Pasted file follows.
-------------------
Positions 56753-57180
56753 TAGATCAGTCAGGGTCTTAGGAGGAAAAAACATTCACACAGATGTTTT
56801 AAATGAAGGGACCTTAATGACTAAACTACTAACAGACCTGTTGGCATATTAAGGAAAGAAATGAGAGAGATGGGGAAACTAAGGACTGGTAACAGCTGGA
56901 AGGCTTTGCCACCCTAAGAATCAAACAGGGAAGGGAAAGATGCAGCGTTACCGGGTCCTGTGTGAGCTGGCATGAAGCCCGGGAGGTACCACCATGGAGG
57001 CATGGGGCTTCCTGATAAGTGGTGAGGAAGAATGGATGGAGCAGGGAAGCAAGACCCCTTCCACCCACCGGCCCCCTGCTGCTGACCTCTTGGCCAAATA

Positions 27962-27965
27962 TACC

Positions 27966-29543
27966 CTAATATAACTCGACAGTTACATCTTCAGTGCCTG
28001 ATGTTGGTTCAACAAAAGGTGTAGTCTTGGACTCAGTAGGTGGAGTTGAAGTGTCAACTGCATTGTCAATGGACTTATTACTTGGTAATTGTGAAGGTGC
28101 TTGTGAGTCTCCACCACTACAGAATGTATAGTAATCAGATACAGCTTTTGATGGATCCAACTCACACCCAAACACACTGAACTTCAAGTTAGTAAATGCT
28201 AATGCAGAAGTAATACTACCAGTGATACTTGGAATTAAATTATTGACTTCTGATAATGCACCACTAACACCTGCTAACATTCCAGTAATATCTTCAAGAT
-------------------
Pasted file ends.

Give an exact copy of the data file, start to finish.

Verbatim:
Positions 56753-57180
56753 TAGATCAGTCAGGGTCTTAGGAGGAAAAAACATTCACACAGATGTTTT
56801 AAATGAAGGGACCTTAATGACTAAACTACTAACAGACCTGTTGGCATATTAAGGAAAGAAATGAGAGAGATGGGGAAACTAAGGACTGGTAACAGCTGGA
56901 AGGCTTTGCCACCCTAAGAATCAAACAGGGAAGGGAAAGATGCAGCGTTACCGGGTCCTGTGTGAGCTGGCATGAAGCCCGGGAGGTACCACCATGGAGG
57001 CATGGGGCTTCCTGATAAGTGGTGAGGAAGAATGGATGGAGCAGGGAAGCAAGACCCCTTCCACCCACCGGCCCCCTGCTGCTGACCTCTTGGCCAAATA

Positions 27962-27965
27962 TACC

Positions 27966-29543
27966 CTAATATAACTCGACAGTTACATCTTCAGTGCCTG
28001 ATGTTGGTTCAACAAAAGGTGTAGTCTTGGACTCAGTAGGTGGAGTTGAAGTGTCAACTGCATTGTCAATGGACTTATTACTTGGTAATTGTGAAGGTGC
28101 TTGTGAGTCTCCACCACTACAGAATGTATAGTAATCAGATACAGCTTTTGATGGATCCAACTCACACCCAAACACACTGAACTTCAAGTTAGTAAATGCT
28201 AATGCAGAAGTAATACTACCAGTGATACTTGGAATTAAATTATTGACTTCTGATAATGCACCACTAACACCTGCTAACATTCCAGTAATATCTTCAAGAT